New broadcast ownership rules go into effect Sept. 4, as editors of the Federal Register
made good on plans to publish the rules last Tuesday. The FCC
stipulated in June that the rules would go into effect one month after publication in the register of government actions. The publication also triggers other deadlines: petitions for the FCC to reconsider all or part of the rules are due Sept. 4 as well and appeals for federal judges to strike them down are due Oct. 4. Of course, separate efforts on Capitol Hill to rewrite the FCC's June 2 changes are still expected to move forward. They could stall implementation of some of the new rules, which raise the national TV ownership cap to 45% of television households, make it easier to form smaller market duopolies, and relaxed restrictions on local broadcast/newspaper crossownership.
Whacks at Mag Rack
Rainbow Media Holdings' video-on-demand service, Mag Rack, has axed staffers and will now farm out most of its programming. The company reportedly cut twelve staffers, mostly in production, although Rainbow Media would not comment on the number. GM Matt Strauss
remains with the service. Mag Rack is a free VOD service consisting of specialty programs on topics from yoga to motorcycles. In-house producers had been creating most of the content. The cuts are apparently not related to the recent accounting irregularities at Rainbow's AMC Networks, where 14 executives were dismissed. Mag Rack is available to about 2 million subscribers.
Ding, Dong, Peacock Calling
and cosmetic company Avon
have announced a marketing deal featuring a plotline in which a character from soap opera Passions (Jessica Bennett) will become an Avon Lady. Technically, she becomes a sales representative for 'mark,' a new Avon business that targets younger women. NBC calls the deal "groundbreaking" in that the Passions storyline was altered so that the character can explain the benefits of becoming a 'mark' representative. Three episodes of the show will feature the 'mark' storyline, along with various cosmetic products that will appear in the show leading up to a 'mark' launch ad campaign that will kick off on NBC Aug. 11.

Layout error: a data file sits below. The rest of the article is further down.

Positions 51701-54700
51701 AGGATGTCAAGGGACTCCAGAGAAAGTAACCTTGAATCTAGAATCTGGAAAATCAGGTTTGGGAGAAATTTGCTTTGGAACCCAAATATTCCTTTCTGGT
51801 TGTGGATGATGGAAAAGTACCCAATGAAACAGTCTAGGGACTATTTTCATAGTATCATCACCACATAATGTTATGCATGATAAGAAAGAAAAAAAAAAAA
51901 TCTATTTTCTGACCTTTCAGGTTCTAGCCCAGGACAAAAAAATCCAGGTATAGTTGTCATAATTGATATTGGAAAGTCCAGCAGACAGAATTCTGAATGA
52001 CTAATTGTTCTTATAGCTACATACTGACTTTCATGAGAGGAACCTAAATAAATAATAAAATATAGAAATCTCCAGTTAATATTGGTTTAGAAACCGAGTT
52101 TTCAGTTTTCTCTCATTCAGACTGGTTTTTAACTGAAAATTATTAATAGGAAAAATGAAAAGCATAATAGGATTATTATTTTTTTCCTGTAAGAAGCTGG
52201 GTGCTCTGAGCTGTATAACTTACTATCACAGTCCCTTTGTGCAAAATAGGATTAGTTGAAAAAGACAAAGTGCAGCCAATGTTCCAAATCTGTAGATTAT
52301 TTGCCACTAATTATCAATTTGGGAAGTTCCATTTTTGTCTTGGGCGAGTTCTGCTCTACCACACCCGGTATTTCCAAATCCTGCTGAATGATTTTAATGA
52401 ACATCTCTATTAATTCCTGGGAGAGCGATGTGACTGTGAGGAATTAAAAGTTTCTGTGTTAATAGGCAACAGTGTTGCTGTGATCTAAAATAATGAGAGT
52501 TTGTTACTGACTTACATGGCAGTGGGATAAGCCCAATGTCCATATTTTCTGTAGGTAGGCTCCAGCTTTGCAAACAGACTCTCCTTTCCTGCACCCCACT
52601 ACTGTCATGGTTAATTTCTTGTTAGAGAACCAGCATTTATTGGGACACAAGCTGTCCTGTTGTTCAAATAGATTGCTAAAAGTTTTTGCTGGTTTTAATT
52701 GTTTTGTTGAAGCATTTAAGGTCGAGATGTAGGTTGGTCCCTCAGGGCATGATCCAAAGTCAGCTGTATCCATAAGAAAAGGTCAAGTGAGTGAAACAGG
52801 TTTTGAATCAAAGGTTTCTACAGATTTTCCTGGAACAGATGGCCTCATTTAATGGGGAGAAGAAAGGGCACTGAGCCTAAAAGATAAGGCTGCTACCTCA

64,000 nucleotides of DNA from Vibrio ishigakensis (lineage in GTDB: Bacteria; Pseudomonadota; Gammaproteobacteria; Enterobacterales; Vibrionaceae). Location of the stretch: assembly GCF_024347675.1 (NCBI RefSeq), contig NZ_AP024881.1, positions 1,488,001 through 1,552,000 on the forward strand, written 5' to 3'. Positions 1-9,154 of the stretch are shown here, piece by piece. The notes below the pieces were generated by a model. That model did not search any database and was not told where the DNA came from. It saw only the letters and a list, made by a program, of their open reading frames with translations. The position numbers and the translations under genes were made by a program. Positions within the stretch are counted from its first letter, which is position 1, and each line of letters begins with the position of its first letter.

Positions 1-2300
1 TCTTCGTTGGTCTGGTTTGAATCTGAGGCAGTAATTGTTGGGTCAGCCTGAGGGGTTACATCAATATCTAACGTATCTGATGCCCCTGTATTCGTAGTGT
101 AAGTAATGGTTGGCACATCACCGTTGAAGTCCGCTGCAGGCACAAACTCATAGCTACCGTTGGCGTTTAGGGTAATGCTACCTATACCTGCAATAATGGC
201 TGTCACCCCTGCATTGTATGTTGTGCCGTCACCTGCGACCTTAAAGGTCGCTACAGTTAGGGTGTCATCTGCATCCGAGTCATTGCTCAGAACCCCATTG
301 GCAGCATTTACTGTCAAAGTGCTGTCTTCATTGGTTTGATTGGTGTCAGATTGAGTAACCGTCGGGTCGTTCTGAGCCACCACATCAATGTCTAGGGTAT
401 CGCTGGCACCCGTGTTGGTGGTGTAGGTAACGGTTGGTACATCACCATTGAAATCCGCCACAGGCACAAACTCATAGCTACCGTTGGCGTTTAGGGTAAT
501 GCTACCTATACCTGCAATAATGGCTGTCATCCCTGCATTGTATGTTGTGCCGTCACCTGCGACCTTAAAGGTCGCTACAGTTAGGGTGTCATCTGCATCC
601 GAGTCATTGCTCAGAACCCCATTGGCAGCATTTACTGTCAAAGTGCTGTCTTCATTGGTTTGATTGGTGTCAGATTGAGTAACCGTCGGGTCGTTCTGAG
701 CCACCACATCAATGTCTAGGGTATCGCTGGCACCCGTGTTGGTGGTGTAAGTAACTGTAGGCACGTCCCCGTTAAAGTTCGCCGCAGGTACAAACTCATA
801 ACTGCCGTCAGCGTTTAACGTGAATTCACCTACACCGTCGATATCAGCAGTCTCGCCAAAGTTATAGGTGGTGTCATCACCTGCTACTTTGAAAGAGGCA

Acme Communications, the WB
station group founded by The WB network head Jamie Kellner, narrowed its pre-tax operating loss by 51% to $535,000 on a 25% revenue gain to $11.5 million in the second quarter. Commenting on the results, Kellner said: "While second-quarter advertising demand remained soft, our developing station group was still able to deliver significant gains in both absolute-dollar revenue and market share." Acme owns nine stations in mid-sized and smaller markets. …
reported a 13% revenue decline for the second quarter to $28.5 million, while the company's year-to-year operating loss widened 8% to $1.3 million. The revenue decline was due in part to the disposition last year of KNTV(TV) San Francisco. Same-station revenues were up 5% the company said. Granite CEO Don Cornwell
said third-quarter revenue will be down between 2.5% and 6.5 % due to lack of political dollars, which gave the company a 14% revenue boost last year in the quarter. Excluding political, third-quarter revenue should come in at between flat and up 4%, Cornwell said.
A Boon to Boomtown?
To help build Boomtown's audience, NBC will run repeats of its critically acclaimed sophomore show in its new Friday 10 p.m. time period starting Aug. 8. "By bringing Boomtown
back in August, we are giving viewers a chance to catch up with last season's storylines and sample the series that critics have named the best drama on television," said NBC's Jeff Zucker. Boomtown's second season premieres Sept. 26.